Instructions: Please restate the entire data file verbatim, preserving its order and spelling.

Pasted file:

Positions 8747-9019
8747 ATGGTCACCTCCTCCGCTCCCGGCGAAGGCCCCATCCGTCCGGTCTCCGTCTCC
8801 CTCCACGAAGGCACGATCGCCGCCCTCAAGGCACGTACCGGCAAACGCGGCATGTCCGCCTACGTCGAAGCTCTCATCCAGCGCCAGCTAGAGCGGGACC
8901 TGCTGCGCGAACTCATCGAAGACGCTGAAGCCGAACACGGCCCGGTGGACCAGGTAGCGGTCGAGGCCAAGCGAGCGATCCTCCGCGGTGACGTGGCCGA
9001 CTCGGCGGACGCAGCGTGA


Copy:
Positions 8747-9019
8747 ATGGTCACCTCCTCCGCTCCCGGCGAAGGCCCCATCCGTCCGGTCTCCGTCTCC
8801 CTCCACGAAGGCACGATCGCCGCCCTCAAGGCACGTACCGGCAAACGCGGCATGTCCGCCTACGTCGAAGCTCTCATCCAGCGCCAGCTAGAGCGGGACC
8901 TGCTGCGCGAACTCATCGAAGACGCTGAAGCCGAACACGGCCCGGTGGACCAGGTAGCGGTCGAGGCCAAGCGAGCGATCCTCCGCGGTGACGTGGCCGA
9001 CTCGGCGGACGCAGCGTGA